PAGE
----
ALTAI ARGALI HUNTING IN MONGOLIA


The Altai Argali hunt in Mongolia is excellently organized. An Altai Argali hunting is always guided by local hunting guides. The hunting is available to everyone who is looking for the largest subspecie of argali.  Mongolia is the only one destination for hunting the Altai Argali.

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ALTAI ARGALI HUNT

Altai Argali is the crown jewel of Sheep Hunter’s trophy rooms around the globe. Altay Argali is the biggest wild sheep in the world and without doubt the most beautiful and impressive of all wild sheep. Shoulder height about 48 inches (122 cm), possibly more. Weight 400-450 pounds (181-204 kg), sometimes more.

The horns have rounded frontal edges, are heavily corrugated, and when fully developed will form more than a complete circle. The longest horns of record measured 71 3/4 inches (182.2 cm) (1973). Bases exceeding 22 inches (55.9 cm) have been recorded. Horns and skull, without the lower jaw, can weigh as much as 75 pounds (34 kg).

General colour in winter is light brown tinged with gray. Rump patch, belly, lower legs and face are white. Summer coat is much shorter and lighter, with the upper parts a uniformly speckled brown and white, and the rump patch only slightly lighter than the back. This subspecies does not grow a neck ruff.

ALTAI ARGALI

It is the largest species of wild sheep. The North American bighorn sheep may approach comparable weights but is normally considerably outsized by the argali. Argali stand 85 to 135 cm (3 to 4 ft) high at the shoulder and measure 136 to 200 cm (4 to 7 ft) long from the head to the base of the tail. The female, or ewe is the smaller sex by a considerable margin, sometimes weighing less than half as much as the male, or ram. The ewes can weigh from 43.2 to 100 kg (95 to 220 lb) and the rams typically from 97 to 328 kg (214 to 723 lb), with a maximum reported mass of 356 kg (785 lb). The Pamir argali (also called Marco Polo sheep, for they were first described by that traveler),O. a. polii, is the largest race on average, regularly measuring more than 180 cm (5.9 ft) long without the tail, and is less sexually dimorphic in body mass than most other subspecies. The argali has relatively the shortest tail of any wild goat-antelope or sheep, with reported tail lengths of 9.5–17 cm (3.7–6.7 in).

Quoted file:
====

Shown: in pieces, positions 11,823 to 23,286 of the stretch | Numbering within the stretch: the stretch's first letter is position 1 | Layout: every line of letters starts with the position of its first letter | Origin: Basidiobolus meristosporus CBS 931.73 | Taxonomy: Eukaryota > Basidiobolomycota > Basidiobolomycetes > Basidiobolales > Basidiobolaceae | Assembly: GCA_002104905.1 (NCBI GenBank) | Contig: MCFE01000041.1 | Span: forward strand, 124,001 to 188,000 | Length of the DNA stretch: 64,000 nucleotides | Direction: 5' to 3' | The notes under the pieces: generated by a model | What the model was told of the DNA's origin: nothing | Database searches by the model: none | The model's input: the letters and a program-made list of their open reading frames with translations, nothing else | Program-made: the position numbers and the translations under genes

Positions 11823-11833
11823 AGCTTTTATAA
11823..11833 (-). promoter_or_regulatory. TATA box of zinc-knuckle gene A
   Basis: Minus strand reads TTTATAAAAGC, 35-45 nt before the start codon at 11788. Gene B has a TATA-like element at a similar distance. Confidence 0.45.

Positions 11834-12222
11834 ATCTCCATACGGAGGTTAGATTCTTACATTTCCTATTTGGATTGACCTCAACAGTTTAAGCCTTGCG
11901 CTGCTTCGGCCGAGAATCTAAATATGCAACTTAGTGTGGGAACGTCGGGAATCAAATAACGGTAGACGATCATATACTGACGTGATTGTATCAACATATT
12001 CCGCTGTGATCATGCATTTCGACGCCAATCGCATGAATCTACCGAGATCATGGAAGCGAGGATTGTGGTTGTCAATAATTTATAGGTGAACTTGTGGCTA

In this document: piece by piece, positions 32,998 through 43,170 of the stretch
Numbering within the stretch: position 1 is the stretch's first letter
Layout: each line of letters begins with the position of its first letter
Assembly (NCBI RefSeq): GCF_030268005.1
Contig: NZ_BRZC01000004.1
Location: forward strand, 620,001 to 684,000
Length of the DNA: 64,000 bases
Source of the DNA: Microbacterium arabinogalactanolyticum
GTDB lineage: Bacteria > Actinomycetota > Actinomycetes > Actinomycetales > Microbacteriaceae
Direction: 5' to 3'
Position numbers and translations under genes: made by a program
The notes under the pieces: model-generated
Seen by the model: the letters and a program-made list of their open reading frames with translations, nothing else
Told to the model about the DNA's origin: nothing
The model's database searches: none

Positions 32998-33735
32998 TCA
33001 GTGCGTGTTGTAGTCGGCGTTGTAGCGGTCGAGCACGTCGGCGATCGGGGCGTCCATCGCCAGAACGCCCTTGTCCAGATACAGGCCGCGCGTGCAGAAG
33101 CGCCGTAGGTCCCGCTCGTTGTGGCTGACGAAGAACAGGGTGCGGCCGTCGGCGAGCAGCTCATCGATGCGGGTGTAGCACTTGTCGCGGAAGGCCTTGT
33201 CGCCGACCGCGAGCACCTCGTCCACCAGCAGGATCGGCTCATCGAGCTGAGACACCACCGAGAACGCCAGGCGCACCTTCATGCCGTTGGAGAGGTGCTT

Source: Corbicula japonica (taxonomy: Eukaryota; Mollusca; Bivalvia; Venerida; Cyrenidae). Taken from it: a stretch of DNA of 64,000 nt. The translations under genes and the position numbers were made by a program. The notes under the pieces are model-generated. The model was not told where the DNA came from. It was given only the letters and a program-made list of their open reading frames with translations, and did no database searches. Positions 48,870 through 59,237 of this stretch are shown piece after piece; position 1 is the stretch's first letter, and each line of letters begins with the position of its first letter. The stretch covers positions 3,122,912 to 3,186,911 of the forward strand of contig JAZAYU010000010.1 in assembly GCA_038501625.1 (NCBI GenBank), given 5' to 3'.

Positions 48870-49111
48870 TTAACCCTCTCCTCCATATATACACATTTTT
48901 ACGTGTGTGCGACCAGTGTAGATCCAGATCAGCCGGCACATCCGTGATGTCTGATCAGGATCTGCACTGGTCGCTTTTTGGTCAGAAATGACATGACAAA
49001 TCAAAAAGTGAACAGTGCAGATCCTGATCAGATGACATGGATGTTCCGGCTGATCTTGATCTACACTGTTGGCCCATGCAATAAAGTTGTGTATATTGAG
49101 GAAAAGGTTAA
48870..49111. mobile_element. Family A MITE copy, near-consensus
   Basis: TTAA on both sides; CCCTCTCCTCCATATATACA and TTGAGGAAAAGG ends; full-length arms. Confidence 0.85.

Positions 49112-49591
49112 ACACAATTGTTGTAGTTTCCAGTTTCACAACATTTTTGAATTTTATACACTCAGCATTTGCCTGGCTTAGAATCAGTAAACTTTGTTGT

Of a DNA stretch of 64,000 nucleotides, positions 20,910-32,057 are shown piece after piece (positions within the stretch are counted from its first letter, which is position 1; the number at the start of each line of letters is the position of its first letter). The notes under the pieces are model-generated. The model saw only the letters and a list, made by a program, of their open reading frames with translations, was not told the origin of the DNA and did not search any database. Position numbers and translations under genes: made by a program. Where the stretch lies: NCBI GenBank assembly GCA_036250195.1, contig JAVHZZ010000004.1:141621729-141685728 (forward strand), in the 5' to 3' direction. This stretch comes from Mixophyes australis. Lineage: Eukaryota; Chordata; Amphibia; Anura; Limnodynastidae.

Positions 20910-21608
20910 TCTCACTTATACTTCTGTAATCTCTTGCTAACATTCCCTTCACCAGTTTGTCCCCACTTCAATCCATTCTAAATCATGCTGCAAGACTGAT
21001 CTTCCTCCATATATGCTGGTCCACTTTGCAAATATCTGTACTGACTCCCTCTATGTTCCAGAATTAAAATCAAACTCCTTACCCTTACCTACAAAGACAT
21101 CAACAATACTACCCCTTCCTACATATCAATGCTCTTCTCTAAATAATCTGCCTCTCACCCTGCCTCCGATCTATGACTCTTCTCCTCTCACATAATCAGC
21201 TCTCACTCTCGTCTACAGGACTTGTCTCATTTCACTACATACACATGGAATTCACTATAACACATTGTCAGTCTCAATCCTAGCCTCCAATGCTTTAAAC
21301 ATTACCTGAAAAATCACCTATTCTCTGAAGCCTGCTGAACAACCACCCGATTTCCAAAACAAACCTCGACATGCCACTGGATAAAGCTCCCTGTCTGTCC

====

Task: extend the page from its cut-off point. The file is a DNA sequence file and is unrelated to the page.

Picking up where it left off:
The general coloration varies between each animal, from a light yellow to a reddish-brown to a dark grey-brown. Argali or nyan from the Himalayas are usually relatively dark, whereas those from Russian ranges are often relatively pale. In summertime, the coat is often lightly spotted with a salt-and-pepper pattern. The back is darker than the sides, which gradually lighten in color. The face, tail and the buttocks are yellowish-white. The male has a whitish neck ruff and a dorsal crest and is usually slightly darker in color than the female. Males have two large corkscrew horns, some measuring 190 cm (6.2 ft) in total length and weighing up to 23 kg (51 lb). Males use their horns for competing with one another. Females also carry horns, but they are much smaller, usually measuring less than 50 cm (20 in) in total length.